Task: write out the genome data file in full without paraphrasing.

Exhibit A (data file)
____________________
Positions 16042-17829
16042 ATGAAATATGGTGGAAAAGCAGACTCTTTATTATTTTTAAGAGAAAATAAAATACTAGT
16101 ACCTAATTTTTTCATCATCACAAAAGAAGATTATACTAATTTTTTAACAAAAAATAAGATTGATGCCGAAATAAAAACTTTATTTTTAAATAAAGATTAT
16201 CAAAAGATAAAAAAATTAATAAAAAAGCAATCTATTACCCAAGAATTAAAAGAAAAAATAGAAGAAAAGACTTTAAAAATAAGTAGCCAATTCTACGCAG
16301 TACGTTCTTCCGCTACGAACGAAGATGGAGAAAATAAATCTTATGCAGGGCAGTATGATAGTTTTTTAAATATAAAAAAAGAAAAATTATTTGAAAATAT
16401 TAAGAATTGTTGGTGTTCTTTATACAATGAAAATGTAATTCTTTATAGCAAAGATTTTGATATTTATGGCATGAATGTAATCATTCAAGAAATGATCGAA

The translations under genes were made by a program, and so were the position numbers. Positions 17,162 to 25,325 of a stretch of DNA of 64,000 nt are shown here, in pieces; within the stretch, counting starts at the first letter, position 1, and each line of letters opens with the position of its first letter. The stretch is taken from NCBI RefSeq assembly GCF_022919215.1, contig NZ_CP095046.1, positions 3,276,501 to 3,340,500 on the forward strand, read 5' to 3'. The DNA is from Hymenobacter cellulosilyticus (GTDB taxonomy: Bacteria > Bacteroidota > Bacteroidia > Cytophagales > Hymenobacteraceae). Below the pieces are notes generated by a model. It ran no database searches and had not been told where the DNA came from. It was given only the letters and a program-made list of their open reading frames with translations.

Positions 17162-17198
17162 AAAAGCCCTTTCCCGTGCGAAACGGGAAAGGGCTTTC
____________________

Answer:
Positions 16042-17829
16042 ATGAAATATGGTGGAAAAGCAGACTCTTTATTATTTTTAAGAGAAAATAAAATACTAGT
16101 ACCTAATTTTTTCATCATCACAAAAGAAGATTATACTAATTTTTTAACAAAAAATAAGATTGATGCCGAAATAAAAACTTTATTTTTAAATAAAGATTAT
16201 CAAAAGATAAAAAAATTAATAAAAAAGCAATCTATTACCCAAGAATTAAAAGAAAAAATAGAAGAAAAGACTTTAAAAATAAGTAGCCAATTCTACGCAG
16301 TACGTTCTTCCGCTACGAACGAAGATGGAGAAAATAAATCTTATGCAGGGCAGTATGATAGTTTTTTAAATATAAAAAAAGAAAAATTATTTGAAAATAT
16401 TAAGAATTGTTGGTGTTCTTTATACAATGAAAATGTAATTCTTTATAGCAAAGATTTTGATATTTATGGCATGAATGTAATCATTCAAGAAATGATCGAA

The translations under genes were made by a program, and so were the position numbers. Positions 17,162 to 25,325 of a stretch of DNA of 64,000 nt are shown here, in pieces; within the stretch, counting starts at the first letter, position 1, and each line of letters opens with the position of its first letter. The stretch is taken from NCBI RefSeq assembly GCF_022919215.1, contig NZ_CP095046.1, positions 3,276,501 to 3,340,500 on the forward strand, read 5' to 3'. The DNA is from Hymenobacter cellulosilyticus (GTDB taxonomy: Bacteria > Bacteroidota > Bacteroidia > Cytophagales > Hymenobacteraceae). Below the pieces are notes generated by a model. It ran no database searches and had not been told where the DNA came from. It was given only the letters and a program-made list of their open reading frames with translations.

Positions 17162-17198
17162 AAAAGCCCTTTCCCGTGCGAAACGGGAAAGGGCTTTC